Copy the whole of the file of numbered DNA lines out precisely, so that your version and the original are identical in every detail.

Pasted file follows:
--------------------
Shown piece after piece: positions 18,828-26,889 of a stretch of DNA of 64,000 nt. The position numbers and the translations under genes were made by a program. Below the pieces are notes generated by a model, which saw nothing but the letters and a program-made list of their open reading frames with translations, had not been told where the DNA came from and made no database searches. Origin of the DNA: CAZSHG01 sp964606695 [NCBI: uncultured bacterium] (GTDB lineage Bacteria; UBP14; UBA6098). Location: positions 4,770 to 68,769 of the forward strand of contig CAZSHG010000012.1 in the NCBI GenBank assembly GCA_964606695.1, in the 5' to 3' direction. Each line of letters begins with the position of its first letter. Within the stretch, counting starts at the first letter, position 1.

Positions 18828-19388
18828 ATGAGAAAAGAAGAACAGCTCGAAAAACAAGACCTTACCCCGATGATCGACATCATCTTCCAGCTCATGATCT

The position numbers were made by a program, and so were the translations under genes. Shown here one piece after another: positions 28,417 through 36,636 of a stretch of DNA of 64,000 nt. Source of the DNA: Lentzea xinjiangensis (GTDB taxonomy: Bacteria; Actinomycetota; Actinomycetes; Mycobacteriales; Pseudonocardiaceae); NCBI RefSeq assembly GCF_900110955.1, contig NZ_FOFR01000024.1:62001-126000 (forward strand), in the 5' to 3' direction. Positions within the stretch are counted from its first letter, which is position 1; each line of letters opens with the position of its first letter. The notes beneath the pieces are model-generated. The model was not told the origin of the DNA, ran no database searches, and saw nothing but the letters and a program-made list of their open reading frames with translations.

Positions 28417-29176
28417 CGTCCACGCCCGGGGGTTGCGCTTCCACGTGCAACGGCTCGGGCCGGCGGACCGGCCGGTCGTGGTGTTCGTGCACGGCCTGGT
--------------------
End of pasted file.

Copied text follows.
Shown piece after piece: positions 18,828-26,889 of a stretch of DNA of 64,000 nt. The position numbers and the translations under genes were made by a program. Below the pieces are notes generated by a model, which saw nothing but the letters and a program-made list of their open reading frames with translations, had not been told where the DNA came from and made no database searches. Origin of the DNA: CAZSHG01 sp964606695 [NCBI: uncultured bacterium] (GTDB lineage Bacteria; UBP14; UBA6098). Location: positions 4,770 to 68,769 of the forward strand of contig CAZSHG010000012.1 in the NCBI GenBank assembly GCA_964606695.1, in the 5' to 3' direction. Each line of letters begins with the position of its first letter. Within the stretch, counting starts at the first letter, position 1.

Positions 18828-19388
18828 ATGAGAAAAGAAGAACAGCTCGAAAAACAAGACCTTACCCCGATGATCGACATCATCTTCCAGCTCATGATCT

The position numbers were made by a program, and so were the translations under genes. Shown here one piece after another: positions 28,417 through 36,636 of a stretch of DNA of 64,000 nt. Source of the DNA: Lentzea xinjiangensis (GTDB taxonomy: Bacteria; Actinomycetota; Actinomycetes; Mycobacteriales; Pseudonocardiaceae); NCBI RefSeq assembly GCF_900110955.1, contig NZ_FOFR01000024.1:62001-126000 (forward strand), in the 5' to 3' direction. Positions within the stretch are counted from its first letter, which is position 1; each line of letters opens with the position of its first letter. The notes beneath the pieces are model-generated. The model was not told the origin of the DNA, ran no database searches, and saw nothing but the letters and a program-made list of their open reading frames with translations.

Positions 28417-29176
28417 CGTCCACGCCCGGGGGTTGCGCTTCCACGTGCAACGGCTCGGGCCGGCGGACCGGCCGGTCGTGGTGTTCGTGCACGGCCTGGT